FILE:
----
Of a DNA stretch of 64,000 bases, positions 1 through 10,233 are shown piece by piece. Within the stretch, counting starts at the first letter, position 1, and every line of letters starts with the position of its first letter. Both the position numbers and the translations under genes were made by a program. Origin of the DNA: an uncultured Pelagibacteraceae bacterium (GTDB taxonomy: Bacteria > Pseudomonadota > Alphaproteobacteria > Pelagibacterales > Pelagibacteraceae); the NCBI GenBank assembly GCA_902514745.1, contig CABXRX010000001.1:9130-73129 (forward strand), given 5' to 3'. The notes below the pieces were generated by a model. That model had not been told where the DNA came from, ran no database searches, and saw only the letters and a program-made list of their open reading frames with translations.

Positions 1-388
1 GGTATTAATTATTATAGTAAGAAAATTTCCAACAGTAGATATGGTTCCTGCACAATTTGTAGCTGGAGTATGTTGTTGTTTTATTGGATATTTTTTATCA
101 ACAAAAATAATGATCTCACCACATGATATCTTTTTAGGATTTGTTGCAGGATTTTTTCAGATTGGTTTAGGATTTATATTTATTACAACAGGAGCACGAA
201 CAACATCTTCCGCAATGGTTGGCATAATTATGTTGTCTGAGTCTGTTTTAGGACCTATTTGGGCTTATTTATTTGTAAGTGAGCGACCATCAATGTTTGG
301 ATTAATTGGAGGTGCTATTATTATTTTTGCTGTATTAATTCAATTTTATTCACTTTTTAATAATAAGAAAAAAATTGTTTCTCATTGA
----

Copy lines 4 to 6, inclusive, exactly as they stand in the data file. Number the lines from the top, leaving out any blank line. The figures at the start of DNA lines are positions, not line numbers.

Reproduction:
101 ACAAAAATAATGATCTCACCACATGATATCTTTTTAGGATTTGTTGCAGGATTTTTTCAGATTGGTTTAGGATTTATATTTATTACAACAGGAGCACGAA
201 CAACATCTTCCGCAATGGTTGGCATAATTATGTTGTCTGAGTCTGTTTTAGGACCTATTTGGGCTTATTTATTTGTAAGTGAGCGACCATCAATGTTTGG
301 ATTAATTGGAGGTGCTATTATTATTTTTGCTGTATTAATTCAATTTTATTCACTTTTTAATAATAAGAAAAAAATTGTTTCTCATTGA